What is the extended evolutionary synthesis?

The extended evolutionary synthesis (EES) is new a way to think about and understand evolutionary phenomena that differs from the conception that has dominated evolutionary thinking since the 1930s (i.e., the modern synthesis). EES does not replace traditional thinking, but rather can be deployed alongside it to stimulate research in evolutionary biology.

 

 

 

Key concepts

 

The extended evolutionary synthesis emphasizes two key unifying concepts that feature in progressive readings of some sections of the evolutionary biology literature – constructive development and reciprocal causation.

 

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Reciprocal causation

 

Focal topics

 

The extended evolutionary synthesis focuses on insights derived from four research areas that have been subject to alternative interpretations in recent literature, yet nonetheless reveal convergent themes.

 

Developmental bias
Developmental plasticity image alt text
Inclusive inheritance
Niche construction

How the EES differs from the Modern Synthesis

Like the EES, the Modern Synthesis also represents a particular way to understand evolution. It primarily focuses on genes:

 

  • new variation arises through random genetic mutation
  • inheritance occurs through DNA
  • natural selection of genes is the sole cause of adaptation

 

The field of evolutionary biology has evolved, incorporating many new theoretical and empirical findings (e.g. neutral theory, inclusive fitness theory). As a result, today’s evolutionary theory is vastly more sophisticated than the original modern synthesis, which emerged in the 1940s-1960s, and covers a broader range of phenomena. Nonetheless, the most prevalent expectations remain broadly in line with those emphasized by the founders of the modern synthesis, and are distinct from EES predictions:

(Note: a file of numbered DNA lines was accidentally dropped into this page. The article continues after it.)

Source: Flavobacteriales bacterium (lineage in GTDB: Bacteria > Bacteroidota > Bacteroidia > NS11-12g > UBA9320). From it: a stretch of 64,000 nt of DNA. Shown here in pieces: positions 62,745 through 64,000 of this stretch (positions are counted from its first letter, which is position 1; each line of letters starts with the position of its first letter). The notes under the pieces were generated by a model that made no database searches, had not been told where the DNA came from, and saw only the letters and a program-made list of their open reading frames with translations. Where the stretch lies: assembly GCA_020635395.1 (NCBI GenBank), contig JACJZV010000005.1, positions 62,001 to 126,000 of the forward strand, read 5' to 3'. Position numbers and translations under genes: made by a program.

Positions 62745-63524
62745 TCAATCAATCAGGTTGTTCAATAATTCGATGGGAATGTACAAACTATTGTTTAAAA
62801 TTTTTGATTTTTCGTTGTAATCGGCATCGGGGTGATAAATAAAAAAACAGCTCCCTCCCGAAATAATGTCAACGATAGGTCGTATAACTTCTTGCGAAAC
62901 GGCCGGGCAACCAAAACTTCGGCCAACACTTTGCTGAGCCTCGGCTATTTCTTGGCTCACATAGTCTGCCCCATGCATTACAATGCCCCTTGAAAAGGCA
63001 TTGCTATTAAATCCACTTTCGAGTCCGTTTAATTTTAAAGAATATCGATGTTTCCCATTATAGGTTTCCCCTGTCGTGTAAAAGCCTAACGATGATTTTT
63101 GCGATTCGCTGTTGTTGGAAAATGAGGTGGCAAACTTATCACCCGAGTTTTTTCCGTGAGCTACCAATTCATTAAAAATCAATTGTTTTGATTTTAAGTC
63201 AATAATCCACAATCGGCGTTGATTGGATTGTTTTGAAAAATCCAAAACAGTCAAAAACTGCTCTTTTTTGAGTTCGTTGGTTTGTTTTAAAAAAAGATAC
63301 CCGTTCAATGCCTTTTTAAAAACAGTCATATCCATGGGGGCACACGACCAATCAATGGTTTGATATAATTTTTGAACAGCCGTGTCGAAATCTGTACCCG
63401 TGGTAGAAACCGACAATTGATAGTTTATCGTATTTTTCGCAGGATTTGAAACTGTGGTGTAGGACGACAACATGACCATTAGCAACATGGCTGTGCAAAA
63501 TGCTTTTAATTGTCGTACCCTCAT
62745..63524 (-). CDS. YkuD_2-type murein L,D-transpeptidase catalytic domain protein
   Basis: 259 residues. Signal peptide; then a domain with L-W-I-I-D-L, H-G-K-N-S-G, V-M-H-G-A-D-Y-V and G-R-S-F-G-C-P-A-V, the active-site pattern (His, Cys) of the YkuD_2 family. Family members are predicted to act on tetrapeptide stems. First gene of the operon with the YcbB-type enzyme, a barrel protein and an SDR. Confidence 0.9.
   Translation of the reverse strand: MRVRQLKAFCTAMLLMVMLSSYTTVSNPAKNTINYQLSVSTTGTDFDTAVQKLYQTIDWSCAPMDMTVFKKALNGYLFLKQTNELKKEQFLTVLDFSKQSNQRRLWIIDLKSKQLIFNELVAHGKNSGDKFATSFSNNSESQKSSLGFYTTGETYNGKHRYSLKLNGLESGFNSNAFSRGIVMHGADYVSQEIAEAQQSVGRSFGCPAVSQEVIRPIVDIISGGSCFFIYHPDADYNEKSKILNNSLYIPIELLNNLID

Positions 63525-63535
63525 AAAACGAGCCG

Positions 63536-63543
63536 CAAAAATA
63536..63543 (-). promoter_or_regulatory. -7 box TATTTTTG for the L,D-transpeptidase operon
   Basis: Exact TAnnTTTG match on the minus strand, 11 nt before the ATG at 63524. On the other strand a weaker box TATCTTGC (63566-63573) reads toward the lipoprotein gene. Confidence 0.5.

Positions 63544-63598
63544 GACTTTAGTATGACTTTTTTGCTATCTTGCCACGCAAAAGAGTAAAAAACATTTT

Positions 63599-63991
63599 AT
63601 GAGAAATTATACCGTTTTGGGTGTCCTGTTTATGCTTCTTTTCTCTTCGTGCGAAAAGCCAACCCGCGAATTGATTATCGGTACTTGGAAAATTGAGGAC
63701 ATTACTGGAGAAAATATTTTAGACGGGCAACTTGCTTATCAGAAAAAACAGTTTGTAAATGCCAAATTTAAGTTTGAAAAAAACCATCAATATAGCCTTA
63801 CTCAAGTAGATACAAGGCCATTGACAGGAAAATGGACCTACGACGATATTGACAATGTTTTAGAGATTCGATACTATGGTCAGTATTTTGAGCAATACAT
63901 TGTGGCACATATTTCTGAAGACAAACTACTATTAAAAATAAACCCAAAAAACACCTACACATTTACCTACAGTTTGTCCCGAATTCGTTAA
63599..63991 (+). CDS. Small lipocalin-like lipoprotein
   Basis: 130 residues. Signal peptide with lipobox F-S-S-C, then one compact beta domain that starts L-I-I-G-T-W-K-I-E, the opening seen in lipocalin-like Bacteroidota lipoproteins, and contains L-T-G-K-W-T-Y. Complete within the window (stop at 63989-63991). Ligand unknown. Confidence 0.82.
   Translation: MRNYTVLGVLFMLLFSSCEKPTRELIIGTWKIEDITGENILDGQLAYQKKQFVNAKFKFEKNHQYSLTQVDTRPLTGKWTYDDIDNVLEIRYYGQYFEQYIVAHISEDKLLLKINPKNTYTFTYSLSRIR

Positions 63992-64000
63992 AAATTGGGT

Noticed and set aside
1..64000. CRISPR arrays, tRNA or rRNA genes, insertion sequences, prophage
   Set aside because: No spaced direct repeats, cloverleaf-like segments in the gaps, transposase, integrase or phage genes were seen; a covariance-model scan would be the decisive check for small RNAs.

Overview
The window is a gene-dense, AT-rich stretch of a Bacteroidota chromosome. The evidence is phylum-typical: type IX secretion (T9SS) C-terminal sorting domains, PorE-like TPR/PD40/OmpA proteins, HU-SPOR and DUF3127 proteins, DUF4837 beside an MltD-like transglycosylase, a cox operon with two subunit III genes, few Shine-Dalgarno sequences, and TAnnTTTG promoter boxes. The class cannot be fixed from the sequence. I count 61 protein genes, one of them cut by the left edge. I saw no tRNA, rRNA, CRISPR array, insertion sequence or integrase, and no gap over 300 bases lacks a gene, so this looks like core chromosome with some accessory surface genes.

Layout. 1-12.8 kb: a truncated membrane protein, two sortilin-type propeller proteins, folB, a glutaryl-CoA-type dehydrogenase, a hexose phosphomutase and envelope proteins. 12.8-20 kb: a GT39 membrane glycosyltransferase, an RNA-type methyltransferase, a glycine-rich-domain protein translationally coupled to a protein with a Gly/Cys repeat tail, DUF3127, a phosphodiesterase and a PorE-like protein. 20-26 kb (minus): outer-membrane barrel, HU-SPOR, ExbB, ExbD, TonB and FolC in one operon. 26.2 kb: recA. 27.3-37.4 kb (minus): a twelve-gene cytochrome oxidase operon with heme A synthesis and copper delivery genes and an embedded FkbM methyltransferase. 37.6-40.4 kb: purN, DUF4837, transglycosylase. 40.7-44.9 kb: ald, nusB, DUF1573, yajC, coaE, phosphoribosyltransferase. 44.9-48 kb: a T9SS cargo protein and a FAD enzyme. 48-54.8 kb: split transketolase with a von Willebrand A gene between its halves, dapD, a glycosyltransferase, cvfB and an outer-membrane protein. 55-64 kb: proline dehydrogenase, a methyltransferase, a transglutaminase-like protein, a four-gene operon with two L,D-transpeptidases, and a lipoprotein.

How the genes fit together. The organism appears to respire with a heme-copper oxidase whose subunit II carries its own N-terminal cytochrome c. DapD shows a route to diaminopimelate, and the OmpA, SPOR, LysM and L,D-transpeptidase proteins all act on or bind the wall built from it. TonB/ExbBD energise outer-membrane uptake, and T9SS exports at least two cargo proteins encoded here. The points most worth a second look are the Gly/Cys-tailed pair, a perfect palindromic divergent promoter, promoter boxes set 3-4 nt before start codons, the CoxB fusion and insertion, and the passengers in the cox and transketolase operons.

Traditional predictions

EES predictions

  1. genetic change causes, and logically precedes, phenotypic change, in adaptive evolutionphenotypic accommodation can precede, rather than follow, genetic change, in adaptive evolution
  2. genetic mutations, and hence novel phenotypes, will be random in direction and typically neutral or slightly disadvantageousnovel phenotypic variants will frequently be directional and functional
  3. repeated evolution in isolated populations is due to convergent selectionrepeated evolution in isolated populations may be due to convergent selection and/or developmental bias
  4. environmental states modified by organisms are not systematically different from environments that change through processes independent of organismal activityniche construction will be systematically biased towards environmental changes that are well suited to the constructor’s phenotype, or that of its descendants, and enhance the constructor’s, or its descendant’s, fitness
  5. parallel evolution explained by convergent environmental conditionsrepeated evolution in isolated population may be due to niche construction
  6. ecosystem stability, productivity and dynamics explained by competition and trophic interactionsecosystem stability, productivity and dynamics critically dependent on niche construction/ecological inheritance
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